Recently, it was found out that the consumption of 50 mg per day of Vitamin E can lower the chance of pneumonia in aged male smokers by 72% after they stop smoking. These results are published in the journal Clinical Interventions in Aging.
A researcher, Dr. Harri Hemila from University of Helsinki, Finland, has studied whether or not vitamin E supplementation might impact the risk of community-acquired pneumonia. He analyzed the information from the randomized trial (Alpha-Tocopherol Beta-Carotene Cancer Prevention [ATBC] study) which was done in Finland in 1985 to 1993 and involved male subjects who smoke and who are aged from 50 to 69 years.
Vitamin E and Pneumonia
The effect of Vitamin E on pneumonia was significantly affected by the age at which the subject started to smoke. Vitamin E decreased the chance of pneumonia by around 35% in 7,469 subjects who had started smoking at a later age, at 21 years or older. However, the vitamin had no obvious effect on pneumonia for many who had begun to smoke at a younger age.
There were around 7,469 who started to smoke at a later age. Vitamin E supplementation reduced the incidence of pneumonia by 69% in a subgroup of 2,216 light smokers who exercised in their free time. On this subgroup, vitamin E prevented pneumonia in 12.9% of the subjects when they reached the age of 74 years, which corresponds to at least one in eight people getting a benefit from the vitamin. Vitamin E did not have a large influence on individuals who smoked heavily or had not been doing exercise.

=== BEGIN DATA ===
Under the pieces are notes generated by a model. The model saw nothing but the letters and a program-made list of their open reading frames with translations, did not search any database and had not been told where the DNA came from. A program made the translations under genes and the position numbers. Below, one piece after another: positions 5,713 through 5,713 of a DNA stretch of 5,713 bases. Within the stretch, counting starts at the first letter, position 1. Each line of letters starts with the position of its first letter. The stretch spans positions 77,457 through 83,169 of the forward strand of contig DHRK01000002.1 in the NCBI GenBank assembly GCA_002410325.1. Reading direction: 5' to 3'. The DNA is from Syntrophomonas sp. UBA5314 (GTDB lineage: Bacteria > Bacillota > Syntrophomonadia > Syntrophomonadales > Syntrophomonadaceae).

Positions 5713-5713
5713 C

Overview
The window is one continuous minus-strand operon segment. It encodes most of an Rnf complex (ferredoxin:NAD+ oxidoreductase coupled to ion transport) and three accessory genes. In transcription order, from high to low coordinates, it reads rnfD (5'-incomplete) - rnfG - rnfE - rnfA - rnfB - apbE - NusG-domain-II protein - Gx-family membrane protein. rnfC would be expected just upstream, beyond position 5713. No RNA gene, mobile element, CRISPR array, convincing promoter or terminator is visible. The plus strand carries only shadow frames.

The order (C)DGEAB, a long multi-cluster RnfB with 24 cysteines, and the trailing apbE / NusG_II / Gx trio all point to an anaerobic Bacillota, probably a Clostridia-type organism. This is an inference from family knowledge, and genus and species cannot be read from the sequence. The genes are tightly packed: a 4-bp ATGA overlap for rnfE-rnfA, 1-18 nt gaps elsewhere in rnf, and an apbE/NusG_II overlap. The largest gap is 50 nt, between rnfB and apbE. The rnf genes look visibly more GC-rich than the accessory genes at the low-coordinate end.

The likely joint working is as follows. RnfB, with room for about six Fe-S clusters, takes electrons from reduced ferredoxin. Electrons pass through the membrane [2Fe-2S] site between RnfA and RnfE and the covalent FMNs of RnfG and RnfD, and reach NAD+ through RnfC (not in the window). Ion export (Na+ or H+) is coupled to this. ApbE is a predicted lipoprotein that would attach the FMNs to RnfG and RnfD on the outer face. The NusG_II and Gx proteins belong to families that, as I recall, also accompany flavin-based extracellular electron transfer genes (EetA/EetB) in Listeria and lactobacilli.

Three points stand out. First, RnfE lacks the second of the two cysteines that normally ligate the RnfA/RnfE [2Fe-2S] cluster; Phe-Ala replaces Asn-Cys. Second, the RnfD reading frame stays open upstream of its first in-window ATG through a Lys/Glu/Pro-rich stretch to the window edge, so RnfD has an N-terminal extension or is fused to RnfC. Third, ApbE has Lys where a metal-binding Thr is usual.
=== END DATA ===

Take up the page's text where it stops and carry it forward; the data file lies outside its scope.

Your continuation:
One-third of the 7,469 contributors stopped smoking for some time and 27 of them acquired pneumonia. These 27 cases of pneumonia can be utilized to estimate the effects of vitamin E on presently non-smoking males. The incidence of pneumonia was 72% lesser in the vitamin E subjects who had quit smoking, and this advantage from vitamin E was also seen among people who smoked heavily or did not have significant physical activity.
Even though the effects of Vitamin E in adult aged males with community-obtained pneumonia are evident on this analysis, the overall findings about vitamin E had been intricate. Furthermore, the subjects of the ATBC trial had been born within the 1920s and 1930s, and lived during the World War II years. According to Hemila, “Thus, even though the 72% decrease in pneumonia risk with vitamin E in ATBC participants who quit smoking may be a real effect, it should not be generalized to current elderly males in Western countries. Further research on vitamin E in non-smoking elderly males is warranted.”